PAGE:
Contributed to the Times
Spring and summer are the traditional hot seasons for home sales. What is behind this trend and how can you make the most of it if you are planning to buy a home?
Many home buyers, especially those with school-aged children, prefer to plan their move around the summer. By starting the homebuying process in spring, they hope that the youngsters can finish the year at their current school and start fresh at their new school in the fall.
In addition to the children, shoppers can also thank the Internal Revenue Service. Tax refund checks start hitting mailboxes in spring. For people in the market for a new home, a tax refund is an added bonus that they can put towards the down payment.
If youre one of the many millions of Americans buying a home this season, youd probably prefer to make the move as smooth as possible. The secret to success is starting early.
From searching and touring houses to the negotiation, home inspection and closing, buying the home that perfectly fits your needs can take a lot of time, especially if you dont know the process, says Frank Destra, managing director and senior vice president of national sales for Ditech, one of the nations leading online mortgage lenders. By learning and understanding the steps in buying a home, you will be ready to go through the process and complete it efficiently so you can soon begin enjoying your new home.
Here are some ways to help make your spring or summer move stress-free.
1) Review You Credit Report. Whether this is your first or your tenth time buying a home, it is always in your best interest to keep an eye on your credit report to make sure your credit history is accurately reported. Your credit history has an impact on what loans you can qualify for as well as the interest rate you will be offered. Report any errors to the credit reporting agencies right away, so that your credit report is accurate when youre ready to apply for home financing.
2) Get pre-approved. Getting pre-approved is one of the first steps in the home buying process. By getting pre-approved, you will receive a loan commitment for up to a certain amount from your lender before you find a home, based on a review of your credit and finances. Pre-approval makes your home search more efficient by allowing you to focus only on the homes you know you can afford. It also is beneficial to have a pre-approval letter in your possession when you submit an offer on a home, so the seller knows you are serious about buying the home.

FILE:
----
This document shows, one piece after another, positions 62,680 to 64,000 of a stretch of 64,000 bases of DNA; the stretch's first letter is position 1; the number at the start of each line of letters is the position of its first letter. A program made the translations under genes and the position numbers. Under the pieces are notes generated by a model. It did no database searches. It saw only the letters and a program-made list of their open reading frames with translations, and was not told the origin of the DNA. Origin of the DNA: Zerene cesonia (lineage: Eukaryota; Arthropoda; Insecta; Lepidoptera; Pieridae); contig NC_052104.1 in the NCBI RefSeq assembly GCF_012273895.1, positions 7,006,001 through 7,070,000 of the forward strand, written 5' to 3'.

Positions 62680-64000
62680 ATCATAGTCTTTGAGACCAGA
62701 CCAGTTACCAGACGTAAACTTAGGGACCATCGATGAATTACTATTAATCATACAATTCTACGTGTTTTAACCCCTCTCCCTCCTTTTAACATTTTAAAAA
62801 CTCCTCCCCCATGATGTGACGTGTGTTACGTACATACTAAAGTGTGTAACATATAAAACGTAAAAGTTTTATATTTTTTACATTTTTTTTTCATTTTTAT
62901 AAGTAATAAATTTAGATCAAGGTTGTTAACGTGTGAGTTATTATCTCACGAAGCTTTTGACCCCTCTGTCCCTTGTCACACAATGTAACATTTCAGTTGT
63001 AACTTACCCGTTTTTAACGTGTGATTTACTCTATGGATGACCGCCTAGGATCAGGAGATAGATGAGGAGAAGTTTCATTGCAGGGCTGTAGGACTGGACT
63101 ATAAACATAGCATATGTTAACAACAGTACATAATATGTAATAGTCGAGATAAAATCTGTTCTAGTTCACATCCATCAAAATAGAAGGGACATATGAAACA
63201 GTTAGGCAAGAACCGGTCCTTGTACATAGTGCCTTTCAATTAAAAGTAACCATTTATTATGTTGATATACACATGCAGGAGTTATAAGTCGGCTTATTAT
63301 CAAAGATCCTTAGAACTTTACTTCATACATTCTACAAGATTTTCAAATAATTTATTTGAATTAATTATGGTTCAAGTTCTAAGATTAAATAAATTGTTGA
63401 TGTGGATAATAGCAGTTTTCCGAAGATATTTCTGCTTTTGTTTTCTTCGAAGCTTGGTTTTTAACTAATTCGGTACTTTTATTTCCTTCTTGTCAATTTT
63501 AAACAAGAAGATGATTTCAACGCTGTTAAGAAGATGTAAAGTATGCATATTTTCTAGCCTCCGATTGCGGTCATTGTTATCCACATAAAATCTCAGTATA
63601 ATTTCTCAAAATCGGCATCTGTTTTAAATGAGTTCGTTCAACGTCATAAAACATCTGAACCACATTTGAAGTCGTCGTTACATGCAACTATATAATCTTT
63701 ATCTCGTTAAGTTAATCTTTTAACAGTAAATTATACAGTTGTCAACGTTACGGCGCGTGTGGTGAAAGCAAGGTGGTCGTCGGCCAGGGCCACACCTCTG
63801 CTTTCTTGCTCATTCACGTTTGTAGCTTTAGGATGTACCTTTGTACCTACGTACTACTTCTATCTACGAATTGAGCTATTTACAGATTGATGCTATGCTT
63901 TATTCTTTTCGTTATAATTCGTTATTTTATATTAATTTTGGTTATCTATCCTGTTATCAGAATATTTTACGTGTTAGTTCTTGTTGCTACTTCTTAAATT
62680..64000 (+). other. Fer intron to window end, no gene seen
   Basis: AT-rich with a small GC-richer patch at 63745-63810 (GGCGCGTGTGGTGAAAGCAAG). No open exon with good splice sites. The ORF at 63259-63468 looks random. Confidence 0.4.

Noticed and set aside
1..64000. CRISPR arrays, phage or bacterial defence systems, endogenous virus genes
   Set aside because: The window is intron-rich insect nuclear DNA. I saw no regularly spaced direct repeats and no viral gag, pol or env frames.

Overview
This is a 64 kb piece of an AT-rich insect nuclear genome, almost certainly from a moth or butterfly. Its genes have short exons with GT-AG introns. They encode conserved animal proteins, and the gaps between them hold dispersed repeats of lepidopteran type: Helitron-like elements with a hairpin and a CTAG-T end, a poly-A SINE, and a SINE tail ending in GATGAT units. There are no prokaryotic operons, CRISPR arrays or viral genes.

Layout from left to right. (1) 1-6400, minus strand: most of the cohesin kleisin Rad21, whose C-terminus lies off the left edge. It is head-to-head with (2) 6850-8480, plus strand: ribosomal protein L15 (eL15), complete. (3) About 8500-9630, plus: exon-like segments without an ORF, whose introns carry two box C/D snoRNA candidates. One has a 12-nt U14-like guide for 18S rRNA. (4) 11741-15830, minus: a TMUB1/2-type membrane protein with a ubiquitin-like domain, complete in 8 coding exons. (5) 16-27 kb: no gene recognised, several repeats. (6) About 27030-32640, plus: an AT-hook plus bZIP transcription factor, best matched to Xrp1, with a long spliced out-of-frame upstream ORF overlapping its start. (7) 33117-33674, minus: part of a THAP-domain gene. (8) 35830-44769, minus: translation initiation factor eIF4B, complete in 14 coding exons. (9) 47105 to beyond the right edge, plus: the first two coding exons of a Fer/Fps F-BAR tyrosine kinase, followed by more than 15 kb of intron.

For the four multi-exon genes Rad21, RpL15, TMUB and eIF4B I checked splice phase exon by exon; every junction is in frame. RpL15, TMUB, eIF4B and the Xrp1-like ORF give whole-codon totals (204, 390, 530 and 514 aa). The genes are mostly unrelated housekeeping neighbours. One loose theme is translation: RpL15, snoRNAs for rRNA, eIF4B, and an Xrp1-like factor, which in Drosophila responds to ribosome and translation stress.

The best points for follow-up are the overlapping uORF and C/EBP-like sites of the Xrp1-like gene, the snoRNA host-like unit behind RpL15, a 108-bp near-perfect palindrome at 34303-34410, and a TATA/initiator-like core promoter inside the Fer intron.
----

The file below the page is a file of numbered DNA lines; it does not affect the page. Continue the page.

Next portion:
3) Know what you want. Sitting down and figuring out what kind of home and neighborhood you would prefer in the beginning of your home search will save you a lot of time. Make a list of the features that are most important to you. Start with determining the number of bedrooms and bathrooms as well as other personal requirements you might have such as an office versus a den, one or two stories, etc. Also, think resale before you ever set foot in a home. The neighborhood, schools, parks, shopping, transportation accessibility, and proximity to key points in the city are all characteristics that will remain important when you decide to sell your home at some point in the future.
4) Review financing solutions. There are a variety of financing options available to homebuyers, and your particular situation will play a factor in figuring out what financing solution might work best for you. An experienced loan officer will take the time to review the home financing process, define terms, and listen to your concerns to get you a loan that fits your needs. In addition, home lenders such as Ditech (www.ditech.com) offer a number of online resources, such as payment calculators, glossaries, etc. to help homebuyers better understand which financing options might be right for them.
5) Negotiate. Once you find the home of your dreams, work with a real estate agent to negotiate the price and present your offer. Motivated sellers may be willing to reduce their price, or even pay part of the closing costs. Also, if you are looking at new construction, make sure any incentives being offered are tied to the home. For example, if a builder offers a cruise or flat-screen TV, ask for the value of the item to be discounted from the purchase price of the home. You are purchasing a home and that should be your focus — not the giveaways.